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-M- last won the day on November 19 2012

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About -M-

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    Books, bardolatry, backyard birding

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  1. It was, of course, maligned because many thought that Cummins was not the person equipped to write that story. I had purchased and read the book before I learned about the controversy, so my uninformed opinion was, It’s a pageturner that educated me about an aspect of immigration experience about which I had no knowledge. Was it perfect? No. Was it wildly overwritten in places? Yeah. Did earn keeper status in my personal library? No. Am I glad I read it? Yes.
  2. The first bird I saw was an American goldfinch. Thanks for participating, everyone, and may this new year be kind(er) to all of us, eh?
  3. Do you watch the birds that visit your yards or the nearby parks or other outdoor spaces? Your bird of the year would be the first non-pet bird you see tomorrow.
  4. Either schedule will be fine, Robin. 📚
  5. Too many books this year to choose just one, so here is a list of 37 standouts among the 233 I read, arranged in about the order I encountered them: ■ Invisible Women: Data Bias in a World Designed for Men (Carolyn Criado Perez; 2019. Non-fiction.) ■ Women and Power (Mary Beard; 2017. Non-fiction.) ■ Five Days at Memorial (Sheri Fink; 2013. Non-fiction.) ■ Zeitoun (Dave Eggers; 2009. Non-fiction.) ■ Homer’s The Iliad and The Odyssey (Alberto Manguel; 2007. Non-fiction.) ■ Severance (Ming La; 2018. Fiction.) ■ Catch and Kill (Ronan Farrow; 2019. Non-fiction.) ■ Parnassus
  6. While posting about bird of the year elsewhere, it struck me that more folks may be interested. In her paean to birding, Rare Encounters with Ordinary Birds, Lyanda Lynn Haupt writes: After her breathless anticipation, Haupt is confronted with… an Eastern Starling, or “sky-rat.” The Year of the Eastern Starling. Inauspicious, yes, but not without its charms, according to Haupt. As I have on the past eighteen or so New Year’s Eves, tomorrow night I will ensure that all of the feeders are topped off and that corn and nuts are scattered for the squirrels. (There are, o
  7. In my general count, I distinguished the Astrid Lindgren as juvenile fiction to indicate that it was a short read. The two you point out (which, of course, fall under children's / YA fiction, are just labeled fiction in my general count.
  8. Tomorrow is New Year’s Eve, and 375 pages stand between me and the conclusion of The Mirror and the Light, so I am calling it at 233 books read this year. (As always, I have included only cover-to-covers.) Because 233 books and all of those notes are an awful lot to (re)post in this thread, here is a link to my complete list, here is a link to all of the posts annotating that list, and here are a few numbers: ♦ 233 books read this year ♦ 105 fiction titles (not including graphic works) ♦ 61 non-fiction titles (not including graphic works) ♦ 6 poetry selections ♦ 37 plays ♦ 24 gr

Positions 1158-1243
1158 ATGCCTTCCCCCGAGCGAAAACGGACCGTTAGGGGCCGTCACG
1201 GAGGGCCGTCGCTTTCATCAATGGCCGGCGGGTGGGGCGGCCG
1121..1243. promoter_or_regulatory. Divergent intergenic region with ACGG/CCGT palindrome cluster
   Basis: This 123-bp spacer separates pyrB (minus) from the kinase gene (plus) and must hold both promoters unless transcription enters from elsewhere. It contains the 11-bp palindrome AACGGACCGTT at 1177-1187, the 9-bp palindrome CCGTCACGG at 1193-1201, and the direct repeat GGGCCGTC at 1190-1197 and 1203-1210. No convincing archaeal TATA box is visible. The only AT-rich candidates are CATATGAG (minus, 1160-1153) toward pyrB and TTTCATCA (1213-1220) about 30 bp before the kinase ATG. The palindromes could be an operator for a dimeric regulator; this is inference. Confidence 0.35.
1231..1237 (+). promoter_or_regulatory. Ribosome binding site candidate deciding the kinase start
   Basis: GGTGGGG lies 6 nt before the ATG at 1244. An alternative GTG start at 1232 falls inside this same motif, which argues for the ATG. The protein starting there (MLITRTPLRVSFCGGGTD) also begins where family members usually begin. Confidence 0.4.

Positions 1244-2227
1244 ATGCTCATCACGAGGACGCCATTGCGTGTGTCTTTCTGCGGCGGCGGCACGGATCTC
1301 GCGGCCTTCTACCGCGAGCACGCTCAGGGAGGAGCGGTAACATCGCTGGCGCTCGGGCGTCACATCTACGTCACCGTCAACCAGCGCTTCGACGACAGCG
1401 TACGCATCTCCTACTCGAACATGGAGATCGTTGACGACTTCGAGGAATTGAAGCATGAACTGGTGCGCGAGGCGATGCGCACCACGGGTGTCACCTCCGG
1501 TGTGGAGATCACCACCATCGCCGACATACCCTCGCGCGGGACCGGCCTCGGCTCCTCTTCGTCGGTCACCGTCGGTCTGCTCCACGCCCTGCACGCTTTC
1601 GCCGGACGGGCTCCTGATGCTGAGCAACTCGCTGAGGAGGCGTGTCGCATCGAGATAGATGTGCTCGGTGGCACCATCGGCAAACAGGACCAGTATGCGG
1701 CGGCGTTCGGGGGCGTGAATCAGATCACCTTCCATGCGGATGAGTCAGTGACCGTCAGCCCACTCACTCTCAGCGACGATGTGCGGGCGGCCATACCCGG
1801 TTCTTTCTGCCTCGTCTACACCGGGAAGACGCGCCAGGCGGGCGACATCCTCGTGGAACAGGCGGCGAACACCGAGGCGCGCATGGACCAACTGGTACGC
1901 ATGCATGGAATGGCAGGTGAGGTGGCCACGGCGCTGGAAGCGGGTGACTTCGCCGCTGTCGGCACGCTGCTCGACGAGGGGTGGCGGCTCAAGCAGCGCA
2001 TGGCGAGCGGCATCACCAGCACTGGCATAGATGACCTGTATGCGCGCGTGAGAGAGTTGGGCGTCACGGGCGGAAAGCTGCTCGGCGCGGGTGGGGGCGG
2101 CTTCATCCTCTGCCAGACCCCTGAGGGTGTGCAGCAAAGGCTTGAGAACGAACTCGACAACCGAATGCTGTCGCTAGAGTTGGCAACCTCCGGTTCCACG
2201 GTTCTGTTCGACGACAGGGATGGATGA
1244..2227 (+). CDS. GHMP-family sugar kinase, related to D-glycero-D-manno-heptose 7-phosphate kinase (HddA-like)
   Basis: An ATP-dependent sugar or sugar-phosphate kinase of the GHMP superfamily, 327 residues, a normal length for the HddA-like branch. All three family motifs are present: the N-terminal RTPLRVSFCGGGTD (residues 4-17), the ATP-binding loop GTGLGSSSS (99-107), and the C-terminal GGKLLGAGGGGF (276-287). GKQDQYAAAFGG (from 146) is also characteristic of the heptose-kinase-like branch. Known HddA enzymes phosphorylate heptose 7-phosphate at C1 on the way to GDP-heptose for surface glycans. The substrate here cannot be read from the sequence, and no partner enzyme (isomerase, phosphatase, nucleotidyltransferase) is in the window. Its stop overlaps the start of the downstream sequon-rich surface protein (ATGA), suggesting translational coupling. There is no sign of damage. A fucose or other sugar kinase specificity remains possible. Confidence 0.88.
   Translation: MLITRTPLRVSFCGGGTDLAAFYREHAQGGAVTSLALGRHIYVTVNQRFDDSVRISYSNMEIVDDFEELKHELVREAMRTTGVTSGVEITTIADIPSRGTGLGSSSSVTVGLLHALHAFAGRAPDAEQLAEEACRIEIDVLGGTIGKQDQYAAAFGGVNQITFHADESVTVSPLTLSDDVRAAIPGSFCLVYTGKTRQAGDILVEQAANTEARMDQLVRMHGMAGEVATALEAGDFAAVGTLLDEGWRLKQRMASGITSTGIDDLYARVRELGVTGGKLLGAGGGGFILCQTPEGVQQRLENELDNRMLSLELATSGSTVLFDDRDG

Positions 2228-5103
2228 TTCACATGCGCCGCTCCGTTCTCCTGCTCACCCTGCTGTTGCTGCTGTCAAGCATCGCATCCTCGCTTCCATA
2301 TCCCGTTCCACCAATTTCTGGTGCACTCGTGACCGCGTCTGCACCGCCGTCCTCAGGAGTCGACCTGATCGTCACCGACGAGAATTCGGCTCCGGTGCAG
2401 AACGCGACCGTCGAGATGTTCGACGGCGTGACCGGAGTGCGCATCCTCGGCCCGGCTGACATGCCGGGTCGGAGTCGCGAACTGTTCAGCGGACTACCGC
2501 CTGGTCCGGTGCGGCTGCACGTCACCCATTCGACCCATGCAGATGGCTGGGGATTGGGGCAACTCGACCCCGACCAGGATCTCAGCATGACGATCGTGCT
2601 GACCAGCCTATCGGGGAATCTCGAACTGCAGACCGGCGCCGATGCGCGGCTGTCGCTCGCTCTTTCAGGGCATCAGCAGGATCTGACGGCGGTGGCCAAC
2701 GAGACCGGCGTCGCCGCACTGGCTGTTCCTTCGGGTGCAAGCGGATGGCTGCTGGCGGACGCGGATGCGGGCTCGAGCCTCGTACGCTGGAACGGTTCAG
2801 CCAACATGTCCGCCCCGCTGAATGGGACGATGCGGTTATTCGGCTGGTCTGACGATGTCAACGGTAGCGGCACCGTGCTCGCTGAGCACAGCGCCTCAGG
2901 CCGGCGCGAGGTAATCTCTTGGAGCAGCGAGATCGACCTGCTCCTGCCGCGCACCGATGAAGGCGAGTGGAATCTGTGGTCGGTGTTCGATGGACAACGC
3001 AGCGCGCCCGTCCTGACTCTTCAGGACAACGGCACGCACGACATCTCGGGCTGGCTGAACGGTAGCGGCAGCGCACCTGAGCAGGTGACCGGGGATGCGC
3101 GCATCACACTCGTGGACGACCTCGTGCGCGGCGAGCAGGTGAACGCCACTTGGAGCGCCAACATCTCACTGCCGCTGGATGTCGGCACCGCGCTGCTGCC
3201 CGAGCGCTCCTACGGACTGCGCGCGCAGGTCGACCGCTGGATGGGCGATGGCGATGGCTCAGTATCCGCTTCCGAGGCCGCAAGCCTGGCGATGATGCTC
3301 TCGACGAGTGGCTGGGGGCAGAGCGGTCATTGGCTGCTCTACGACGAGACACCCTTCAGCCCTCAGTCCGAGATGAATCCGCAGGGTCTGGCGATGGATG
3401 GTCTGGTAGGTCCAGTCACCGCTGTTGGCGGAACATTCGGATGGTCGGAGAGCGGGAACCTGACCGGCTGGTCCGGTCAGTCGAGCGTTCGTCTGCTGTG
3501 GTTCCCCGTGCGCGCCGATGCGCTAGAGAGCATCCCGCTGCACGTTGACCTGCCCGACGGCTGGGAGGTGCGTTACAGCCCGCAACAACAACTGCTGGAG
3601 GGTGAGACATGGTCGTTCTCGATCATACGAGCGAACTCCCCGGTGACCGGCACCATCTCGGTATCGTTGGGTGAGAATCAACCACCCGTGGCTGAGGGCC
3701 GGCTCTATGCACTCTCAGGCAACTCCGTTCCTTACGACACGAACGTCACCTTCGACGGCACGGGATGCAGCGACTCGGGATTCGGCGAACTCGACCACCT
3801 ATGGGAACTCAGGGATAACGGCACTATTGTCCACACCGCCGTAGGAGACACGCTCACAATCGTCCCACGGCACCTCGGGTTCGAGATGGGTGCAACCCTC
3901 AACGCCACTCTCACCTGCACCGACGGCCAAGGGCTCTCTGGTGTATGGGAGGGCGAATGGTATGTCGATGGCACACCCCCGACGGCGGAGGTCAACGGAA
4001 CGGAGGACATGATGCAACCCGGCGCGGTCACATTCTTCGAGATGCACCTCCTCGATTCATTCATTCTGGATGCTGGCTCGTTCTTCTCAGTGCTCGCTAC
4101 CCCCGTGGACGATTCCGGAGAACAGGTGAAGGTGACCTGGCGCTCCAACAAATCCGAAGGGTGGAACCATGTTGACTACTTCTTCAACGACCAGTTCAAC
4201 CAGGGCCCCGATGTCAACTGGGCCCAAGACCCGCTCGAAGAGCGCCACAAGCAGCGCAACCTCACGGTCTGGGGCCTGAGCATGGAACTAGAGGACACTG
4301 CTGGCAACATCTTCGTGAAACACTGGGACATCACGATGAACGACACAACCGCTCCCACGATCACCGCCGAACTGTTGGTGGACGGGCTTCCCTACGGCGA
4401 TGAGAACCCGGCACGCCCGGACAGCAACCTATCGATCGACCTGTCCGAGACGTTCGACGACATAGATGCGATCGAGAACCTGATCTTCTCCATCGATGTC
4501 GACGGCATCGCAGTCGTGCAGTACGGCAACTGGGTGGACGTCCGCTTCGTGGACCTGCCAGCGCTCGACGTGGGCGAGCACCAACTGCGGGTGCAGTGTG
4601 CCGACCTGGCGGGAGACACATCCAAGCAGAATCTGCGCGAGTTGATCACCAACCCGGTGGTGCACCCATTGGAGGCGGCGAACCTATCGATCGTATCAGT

9. Hello! Hello! Missed last week, so I have two weeks of reading to share. At this writing, I'm at 228 for the year. Right now, I'm juggling three books, including the last in the Mantel trilogy. ■ Gideon Falls, Vol. 5: Wicked Words (Jeff Lemire; 2020. Graphic fiction.) This series is barreling toward the conclusion. ■ Still Alive: A Holocaust Girlhood Remembered (Ruth Klüger; 2001. Non-fiction.) Klüger’s is “an unforgiving memoir of growing up Jewish in Nazi-occupied Vienna and escaping death in a concentration camp.” (NYT, October 16, 2020) It was recommended in the lively discus
  10. It’s fabulous. 📚 Hey, am I imagining this or was one of this year’s challenges to read three books by Agatha Christie?
  11. Hello! Atop the stack on my desk this morning is Harriet the Spy. Favorable reviews of the recently published Louise Fitzhugh biography prompted me to revisit this childhood favorite for the first time in many years; I have not been disappointed. Most of the other books on my desk, marked with dogears and slips of paper, were awaiting inclusion in my commonplace book. Since I last posted, I’ve read nine books, bringing my 2020 total to 221. ■ Gideon Falls, Vol. 5: Wicked Words (Jeff Lemire; 2020. Graphic fiction.) This series is barreling toward the conclusion. ■ Still Alive:
  12. RE bolded bit: Well, and the narrator is a master of the well-placed and meaningful pause, no? This memoir was part of my “Jólabókaflóð arrived early this year” haul. I made myself a promise to finish the Mantel trilogy first, though.
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